Dishwashing Is Nice…..
"Joy….. get some and
make dishwashing almost nice. Tonight."
-- Ron Rawson
Lincoln, Me. (DG)---
When the shocking subject of this article took place, the Federal
Trade Commission was on the job monitoring the advertising of TV,
radio, and printed material. If any advertising misled the people in the
slightest, the F.T.C. conducted an investigation for the
removal of the naughty advertising. Now that you know this, please read on
about what was said about Procter & Gamble’s Joy Dishwashing
There are a lot of words people think of when it comes to washing
dishes. Some of those words can't be printed in this article--- that is,
if it is to be written in good taste. Since the main idea is to attract
you readers into reading this stuff, we won’t get into those disgusting
Out of the endless list of words in the English language, the least
likely word to be associated with dishwashing was "nice"---
unless there was (or is) a human being on this earth who didn’t mind
washing dishes (since it takes all kinds to make up a world, there might
be a few people who enjoyed dishwashing).
A series of radio commercials during the mid 1950’s featured a
product that made the claim of making dishwashing nice--- well almost
nice! You might think the product in question was an automatic dishwasher,
because since it was the machine that did the dirty work of cleaning
dishes, it had the potential of making dishwashing not only almost nice,
but wonderful! Nice guess, but none of the makers of automatic dishwashers
aired any commercials of this type (as far as I know). Actually, the
concept of the automatic dishwasher was still new during the 1950’s. The
nice dishwashing product was a vital cog in the operation of the manual
dishwasher (a.k.a. the regulation human being). It was Joy, "The
During the mid 1950’s, radio listeners of the CBS serial YOUNG
DR. MALONE heard some unbelievable interview commercials on how Joy
and "nice" were closely associated with each other. The
commercial began with announcer Ron Rawson introducing himself as the
commercial spokesman for Joy. He visited the home of a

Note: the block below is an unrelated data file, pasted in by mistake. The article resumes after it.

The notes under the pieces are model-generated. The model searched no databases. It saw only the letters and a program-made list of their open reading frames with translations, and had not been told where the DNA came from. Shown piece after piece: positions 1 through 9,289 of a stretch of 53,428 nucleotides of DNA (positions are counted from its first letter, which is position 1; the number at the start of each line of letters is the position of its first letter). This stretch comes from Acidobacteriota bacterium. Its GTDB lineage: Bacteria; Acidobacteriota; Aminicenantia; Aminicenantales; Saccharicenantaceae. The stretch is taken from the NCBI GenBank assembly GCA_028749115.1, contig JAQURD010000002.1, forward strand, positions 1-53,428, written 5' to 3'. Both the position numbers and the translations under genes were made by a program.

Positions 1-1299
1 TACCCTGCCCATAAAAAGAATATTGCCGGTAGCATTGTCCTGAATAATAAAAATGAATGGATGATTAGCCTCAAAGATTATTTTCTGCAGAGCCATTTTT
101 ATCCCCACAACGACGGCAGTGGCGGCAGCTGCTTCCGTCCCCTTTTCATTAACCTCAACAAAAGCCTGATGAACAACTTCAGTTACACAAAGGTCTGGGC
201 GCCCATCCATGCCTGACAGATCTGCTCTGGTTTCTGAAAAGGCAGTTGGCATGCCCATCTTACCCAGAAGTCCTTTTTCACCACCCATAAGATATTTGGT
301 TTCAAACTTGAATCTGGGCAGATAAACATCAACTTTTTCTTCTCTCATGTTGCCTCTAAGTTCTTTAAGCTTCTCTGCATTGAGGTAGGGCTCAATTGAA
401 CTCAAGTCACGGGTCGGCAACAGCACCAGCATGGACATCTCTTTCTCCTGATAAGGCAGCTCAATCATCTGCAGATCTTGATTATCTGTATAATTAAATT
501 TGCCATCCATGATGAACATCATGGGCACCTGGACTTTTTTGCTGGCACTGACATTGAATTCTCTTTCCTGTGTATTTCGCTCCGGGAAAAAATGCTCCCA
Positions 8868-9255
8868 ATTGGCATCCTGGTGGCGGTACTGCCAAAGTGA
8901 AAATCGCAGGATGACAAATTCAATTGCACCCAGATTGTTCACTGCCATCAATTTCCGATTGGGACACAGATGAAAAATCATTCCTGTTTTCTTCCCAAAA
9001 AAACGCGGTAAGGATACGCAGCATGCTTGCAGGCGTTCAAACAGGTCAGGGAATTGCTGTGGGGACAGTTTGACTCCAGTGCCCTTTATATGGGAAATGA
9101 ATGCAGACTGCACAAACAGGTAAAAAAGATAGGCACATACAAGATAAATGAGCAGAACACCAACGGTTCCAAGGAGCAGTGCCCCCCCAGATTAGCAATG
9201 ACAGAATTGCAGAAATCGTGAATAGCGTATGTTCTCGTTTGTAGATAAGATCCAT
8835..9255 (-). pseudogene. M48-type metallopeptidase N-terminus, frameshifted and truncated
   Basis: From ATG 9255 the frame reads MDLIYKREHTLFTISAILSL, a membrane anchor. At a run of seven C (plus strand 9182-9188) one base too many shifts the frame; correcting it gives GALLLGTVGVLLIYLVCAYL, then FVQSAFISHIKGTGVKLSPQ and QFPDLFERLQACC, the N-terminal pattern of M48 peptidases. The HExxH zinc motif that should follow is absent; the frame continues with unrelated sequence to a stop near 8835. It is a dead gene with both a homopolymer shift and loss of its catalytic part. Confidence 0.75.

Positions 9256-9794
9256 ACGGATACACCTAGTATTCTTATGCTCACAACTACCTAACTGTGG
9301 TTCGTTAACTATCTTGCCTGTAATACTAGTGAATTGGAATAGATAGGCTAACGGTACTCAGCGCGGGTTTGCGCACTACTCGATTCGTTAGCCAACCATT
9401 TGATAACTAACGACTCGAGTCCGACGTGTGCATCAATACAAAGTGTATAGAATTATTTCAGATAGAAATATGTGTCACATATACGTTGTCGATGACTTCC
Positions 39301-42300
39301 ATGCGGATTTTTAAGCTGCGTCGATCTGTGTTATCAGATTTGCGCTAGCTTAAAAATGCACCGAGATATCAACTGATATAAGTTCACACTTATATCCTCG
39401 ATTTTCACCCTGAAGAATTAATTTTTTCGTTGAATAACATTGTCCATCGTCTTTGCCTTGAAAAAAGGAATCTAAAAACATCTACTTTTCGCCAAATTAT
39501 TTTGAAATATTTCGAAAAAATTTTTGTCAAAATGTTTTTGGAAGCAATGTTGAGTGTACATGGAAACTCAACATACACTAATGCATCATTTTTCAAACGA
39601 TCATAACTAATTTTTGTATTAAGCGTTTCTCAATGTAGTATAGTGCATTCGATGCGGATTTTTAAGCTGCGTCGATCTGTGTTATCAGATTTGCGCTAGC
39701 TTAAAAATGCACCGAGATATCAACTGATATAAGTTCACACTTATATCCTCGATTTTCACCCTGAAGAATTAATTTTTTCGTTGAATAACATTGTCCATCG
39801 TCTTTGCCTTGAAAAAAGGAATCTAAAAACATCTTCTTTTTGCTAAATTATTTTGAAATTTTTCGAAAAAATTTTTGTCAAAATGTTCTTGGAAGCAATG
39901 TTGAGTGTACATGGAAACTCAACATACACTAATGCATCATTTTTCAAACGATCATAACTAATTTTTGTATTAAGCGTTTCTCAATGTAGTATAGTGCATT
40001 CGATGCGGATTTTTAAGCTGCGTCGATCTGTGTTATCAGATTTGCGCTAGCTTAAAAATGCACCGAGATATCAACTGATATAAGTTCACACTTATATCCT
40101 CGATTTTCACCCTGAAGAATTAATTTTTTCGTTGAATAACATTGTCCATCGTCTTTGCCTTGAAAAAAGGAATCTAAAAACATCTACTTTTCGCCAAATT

housewife who used Joy for the very first time. In order for
the listeners to hear what was said, Rawson took a tape recorder for his
interview. The housewife mentioned that she was originally skeptical how
easy the dishwashing session would be, but when she began doing her
dishes, the housewife was easily convinced how easy and fast it was when Joy
was used. The housewife even stated that dishwashing with Joy
was "almost nice."
What she meant by "almost nice" was complex, and most
likely its definition won’t be found in the dictionary, despite the 2
words aren’t considered profane. Let’s break down what the housewife
liked about using Joy:
1.) Since Joy was made in liquid form, it completely
dissolved in water. This was in contrast with powdered soaps and
detergents who had a reputation of leaving gunk on the bottom of the
dishpan when it didn’t dissolve properly.
2.) Since it was considered a detergent, Joy didn’t
leave a disgusting and slippery film on the surface of the wash
3.) As for the dishes themselves, the dishes were clear and/or
4.) The dishwater was fresh and clear even after washing the
greasiest pots and pans.
5.) The dishwashing was done quickly.
6.) The housewife’s hands were still soft.
To round up what was said, Rawson added an important definition the
housewife in the interview didn’t mention. Joy saved
The housewife admitted she still wasn’t a fan of dishwashing, but
using Joy made her work a little more en"joy"able
(sorry for the pun, I had to say it!).
In conclusion, the Federal Trade Commission had a hand in
abolishing commercials for (believe it or not) shaving sandpaper; remedies
that had nothing to do with specific human organs; and other controversial
subjects. Nothing was ever said about Joy’s "almost
nice" commercials being false, so we have to conclude that "The
Liquid Dishwasher" did indeed make dishwashing "almost
nice" for all the people who used it during the mid 1950’s.